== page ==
Sports

Has 2011 Seen Growing Acceptance For Gay Athletes?

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Villanova's Will Sheridan goes up against Seton Hall's Stan Gaines in 2007. Sheridan recently announced that he is gay. i

Villanova's Will Sheridan goes up against Seton Hall's Stan Gaines in 2007. Sheridan recently announced that he is gay. Bill Kostroun/AP hide caption

toggle caption Bill Kostroun/AP
Villanova's Will Sheridan goes up against Seton Hall's Stan Gaines in 2007. Sheridan recently announced that he is gay.

Villanova's Will Sheridan goes up against Seton Hall's Stan Gaines in 2007. Sheridan recently announced that he is gay.

Bill Kostroun/AP

In the past couple weeks, Phoenix Suns President Rick Welts, former Villanova basketball star Will Sheridan and ESPN sports radio host Jared Max all announced they are gay.

But the locker room and sports arena are still difficult places for gay and lesbian athletes. NBA stars Kobe Bryant and Joakim Noah were both recently fined for using gay slurs, though both athletes later apologized and insisted they aren't homophobic.

New York Daily News sportswriter Michael O'Keefe tells NPR's Neal Conan that the question of how to react to gay athletes was first raised years ago, in professional women's league sports, when WNBA MVP Sheryl Swoopes announced she was gay.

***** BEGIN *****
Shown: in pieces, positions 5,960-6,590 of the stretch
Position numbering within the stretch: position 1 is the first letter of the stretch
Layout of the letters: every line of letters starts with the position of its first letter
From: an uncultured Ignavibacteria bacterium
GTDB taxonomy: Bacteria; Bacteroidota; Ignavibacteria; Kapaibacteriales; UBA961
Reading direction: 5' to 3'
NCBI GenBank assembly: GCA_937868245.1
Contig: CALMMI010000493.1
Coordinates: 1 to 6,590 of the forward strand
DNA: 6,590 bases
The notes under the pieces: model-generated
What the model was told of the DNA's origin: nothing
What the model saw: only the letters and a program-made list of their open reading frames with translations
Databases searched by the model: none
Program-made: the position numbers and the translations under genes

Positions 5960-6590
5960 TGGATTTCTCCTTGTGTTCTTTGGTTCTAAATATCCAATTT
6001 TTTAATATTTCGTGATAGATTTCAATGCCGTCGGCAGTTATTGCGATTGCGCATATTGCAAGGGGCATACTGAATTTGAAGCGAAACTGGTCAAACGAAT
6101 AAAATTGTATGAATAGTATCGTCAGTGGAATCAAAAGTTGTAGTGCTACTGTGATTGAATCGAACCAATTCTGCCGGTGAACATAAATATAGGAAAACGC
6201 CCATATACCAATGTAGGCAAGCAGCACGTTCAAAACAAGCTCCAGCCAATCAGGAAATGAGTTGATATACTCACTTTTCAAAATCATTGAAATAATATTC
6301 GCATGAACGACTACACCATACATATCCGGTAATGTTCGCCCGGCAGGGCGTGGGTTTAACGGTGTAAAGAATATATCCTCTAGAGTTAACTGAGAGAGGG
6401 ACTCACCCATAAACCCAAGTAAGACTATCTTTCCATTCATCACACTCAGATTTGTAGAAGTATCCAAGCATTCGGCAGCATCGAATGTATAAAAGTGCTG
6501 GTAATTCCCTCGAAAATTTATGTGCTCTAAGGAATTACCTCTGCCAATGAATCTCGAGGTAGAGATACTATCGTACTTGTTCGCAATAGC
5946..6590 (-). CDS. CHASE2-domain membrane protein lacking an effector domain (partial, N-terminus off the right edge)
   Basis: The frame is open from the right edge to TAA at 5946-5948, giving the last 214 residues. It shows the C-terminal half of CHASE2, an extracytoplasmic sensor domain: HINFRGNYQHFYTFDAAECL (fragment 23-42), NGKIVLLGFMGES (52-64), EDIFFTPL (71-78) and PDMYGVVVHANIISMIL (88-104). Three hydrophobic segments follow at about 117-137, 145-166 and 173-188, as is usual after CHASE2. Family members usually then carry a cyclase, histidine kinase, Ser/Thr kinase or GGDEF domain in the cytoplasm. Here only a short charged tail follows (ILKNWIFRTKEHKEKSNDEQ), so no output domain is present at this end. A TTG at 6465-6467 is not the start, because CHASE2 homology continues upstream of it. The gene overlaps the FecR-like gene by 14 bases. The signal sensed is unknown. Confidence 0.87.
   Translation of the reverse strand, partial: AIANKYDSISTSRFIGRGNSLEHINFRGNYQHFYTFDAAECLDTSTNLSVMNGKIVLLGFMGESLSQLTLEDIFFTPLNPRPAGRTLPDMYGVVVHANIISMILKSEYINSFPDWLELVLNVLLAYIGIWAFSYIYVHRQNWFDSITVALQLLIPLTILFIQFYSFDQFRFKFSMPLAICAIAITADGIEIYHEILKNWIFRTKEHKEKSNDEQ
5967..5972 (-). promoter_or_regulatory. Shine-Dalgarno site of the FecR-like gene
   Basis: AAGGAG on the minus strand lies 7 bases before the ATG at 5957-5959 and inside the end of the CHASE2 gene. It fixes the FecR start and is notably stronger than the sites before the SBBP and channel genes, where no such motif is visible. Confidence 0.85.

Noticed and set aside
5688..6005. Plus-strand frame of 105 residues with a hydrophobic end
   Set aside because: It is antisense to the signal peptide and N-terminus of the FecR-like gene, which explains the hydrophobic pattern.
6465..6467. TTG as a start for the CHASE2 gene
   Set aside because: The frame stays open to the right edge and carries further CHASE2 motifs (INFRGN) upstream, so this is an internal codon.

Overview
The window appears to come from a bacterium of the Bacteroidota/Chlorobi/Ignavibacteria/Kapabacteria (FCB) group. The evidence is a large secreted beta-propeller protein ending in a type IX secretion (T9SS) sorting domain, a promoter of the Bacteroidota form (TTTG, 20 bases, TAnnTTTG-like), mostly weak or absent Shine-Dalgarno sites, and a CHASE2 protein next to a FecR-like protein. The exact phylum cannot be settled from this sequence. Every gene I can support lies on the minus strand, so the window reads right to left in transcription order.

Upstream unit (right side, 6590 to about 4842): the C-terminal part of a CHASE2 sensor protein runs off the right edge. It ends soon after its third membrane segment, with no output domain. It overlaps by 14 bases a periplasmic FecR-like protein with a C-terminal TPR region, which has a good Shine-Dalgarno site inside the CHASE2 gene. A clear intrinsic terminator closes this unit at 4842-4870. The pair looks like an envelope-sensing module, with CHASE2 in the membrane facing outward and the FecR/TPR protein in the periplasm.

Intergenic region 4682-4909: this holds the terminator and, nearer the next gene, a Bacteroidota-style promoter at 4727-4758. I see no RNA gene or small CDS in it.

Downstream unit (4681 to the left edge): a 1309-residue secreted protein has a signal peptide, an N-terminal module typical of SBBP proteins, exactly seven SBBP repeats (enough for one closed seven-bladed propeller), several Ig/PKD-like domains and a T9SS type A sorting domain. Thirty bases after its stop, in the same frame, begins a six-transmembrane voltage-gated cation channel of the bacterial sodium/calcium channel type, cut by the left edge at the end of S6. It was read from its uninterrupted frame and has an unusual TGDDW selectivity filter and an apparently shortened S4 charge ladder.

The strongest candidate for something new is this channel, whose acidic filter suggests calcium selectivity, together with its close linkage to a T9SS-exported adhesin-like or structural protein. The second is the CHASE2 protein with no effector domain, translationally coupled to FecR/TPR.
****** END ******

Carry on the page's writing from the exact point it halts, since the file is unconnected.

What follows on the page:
"The world didn't end then; the skies didn't part," O'Keefe says. But that level of acceptance has yet to be reached among male athletes.

"Whoever the athlete is that ultimately comes out in the middle of his career, it's going to be a difficult thing ... [but] it may not be as difficult as we once thought," O'Keefe says.

He points to the prevalence of openly gay artists, lawyers and politicians and says it's only a matter of time before we see the same thing happen in men's professional sports.

"There [are] four major professional men's leagues in this country. They each have about 30 teams," he says. "[These are] thousands of athletes we're talking about. There's got to be some gay players in all four of those leagues."

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